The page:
The elders had initially responded on Friday saying Morris had already disclosed what happened and “undergone restoration.” The pastor’s earlier statement to The Christian Post referred to the incident as “inappropriate sexual behavior with a young lady.”

In a statement released Tuesday, Clemishire said she had been working for years to have Morris held accountable, including notifying the church of her story in 2005. She said at the time at least one pastor and one elder had been informed that the abuse started ...

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From embracing Western styles to preserving cultural heritage, how female leaders in six states navigate competing perspectives on appropriate attire.

While Christianity in India is as old as the early church itself, it was the modern missionary movement initiated by William Carey that caused the faith to take root. But colonial rule also caused Christianity in India to become associated with foreigners, despite the tradition that it originated with the apostle Thomas as early as 52 A.D. and historical evidence that the East India Company actively opposed missionary activities.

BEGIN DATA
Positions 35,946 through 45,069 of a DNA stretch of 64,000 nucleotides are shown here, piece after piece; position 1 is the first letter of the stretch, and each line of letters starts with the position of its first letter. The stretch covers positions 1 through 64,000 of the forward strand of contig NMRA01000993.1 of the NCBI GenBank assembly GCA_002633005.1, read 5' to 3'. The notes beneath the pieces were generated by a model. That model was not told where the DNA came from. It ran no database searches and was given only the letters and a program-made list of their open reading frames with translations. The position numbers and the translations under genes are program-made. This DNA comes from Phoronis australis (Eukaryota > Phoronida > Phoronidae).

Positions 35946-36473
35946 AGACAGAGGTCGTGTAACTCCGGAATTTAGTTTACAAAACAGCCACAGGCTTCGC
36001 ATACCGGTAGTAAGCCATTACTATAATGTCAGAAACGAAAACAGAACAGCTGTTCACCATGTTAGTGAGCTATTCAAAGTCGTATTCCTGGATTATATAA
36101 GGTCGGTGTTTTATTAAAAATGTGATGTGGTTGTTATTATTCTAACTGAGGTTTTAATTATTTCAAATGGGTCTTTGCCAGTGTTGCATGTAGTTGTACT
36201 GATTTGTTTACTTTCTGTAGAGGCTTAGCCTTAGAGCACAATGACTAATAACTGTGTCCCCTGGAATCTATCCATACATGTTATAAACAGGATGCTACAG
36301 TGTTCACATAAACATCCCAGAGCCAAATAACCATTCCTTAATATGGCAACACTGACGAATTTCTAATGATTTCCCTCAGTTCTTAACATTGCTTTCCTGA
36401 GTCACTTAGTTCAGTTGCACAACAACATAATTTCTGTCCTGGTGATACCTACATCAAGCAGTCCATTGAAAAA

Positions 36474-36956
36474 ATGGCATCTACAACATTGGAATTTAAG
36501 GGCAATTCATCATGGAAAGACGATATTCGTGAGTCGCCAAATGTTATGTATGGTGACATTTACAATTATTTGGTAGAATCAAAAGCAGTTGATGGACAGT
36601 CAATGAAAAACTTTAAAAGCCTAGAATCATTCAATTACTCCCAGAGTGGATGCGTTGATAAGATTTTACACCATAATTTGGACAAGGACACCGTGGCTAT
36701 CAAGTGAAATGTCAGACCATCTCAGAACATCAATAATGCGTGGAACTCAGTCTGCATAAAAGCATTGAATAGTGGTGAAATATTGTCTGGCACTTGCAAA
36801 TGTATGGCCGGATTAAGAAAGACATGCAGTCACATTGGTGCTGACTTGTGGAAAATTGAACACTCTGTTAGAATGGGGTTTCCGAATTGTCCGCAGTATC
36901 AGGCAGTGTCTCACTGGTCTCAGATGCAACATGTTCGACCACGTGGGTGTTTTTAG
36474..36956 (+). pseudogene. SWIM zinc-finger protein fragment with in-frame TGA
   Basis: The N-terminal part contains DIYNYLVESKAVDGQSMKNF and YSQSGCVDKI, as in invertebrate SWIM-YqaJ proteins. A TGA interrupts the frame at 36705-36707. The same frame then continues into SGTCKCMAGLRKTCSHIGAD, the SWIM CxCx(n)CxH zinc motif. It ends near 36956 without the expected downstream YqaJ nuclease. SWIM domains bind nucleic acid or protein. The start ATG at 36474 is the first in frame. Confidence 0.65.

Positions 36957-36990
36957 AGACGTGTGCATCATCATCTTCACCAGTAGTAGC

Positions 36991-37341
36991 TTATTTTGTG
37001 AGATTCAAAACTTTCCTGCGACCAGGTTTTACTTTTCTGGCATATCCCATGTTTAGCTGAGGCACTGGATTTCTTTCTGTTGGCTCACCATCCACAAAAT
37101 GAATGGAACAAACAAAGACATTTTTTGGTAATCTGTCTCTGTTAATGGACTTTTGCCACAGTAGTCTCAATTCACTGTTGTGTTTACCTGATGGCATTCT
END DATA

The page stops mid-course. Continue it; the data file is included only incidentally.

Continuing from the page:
The growth of the Indian church, however, imparted new Indian converts not only a religion but also a culture. Mahatma Gandhi was critical, saying these converts had “imbibed the superficialities of European civilization, and have missed the teaching of Jesus.” He was not alone. Christian evangelists such as British missionary E. Stanley Jones and the wandering ascetic Sadhu Sundar Singh also took issue with the conflating of Christianity and Western culture. This impulse emphasized the need to “give the water of life in an Indian cup.”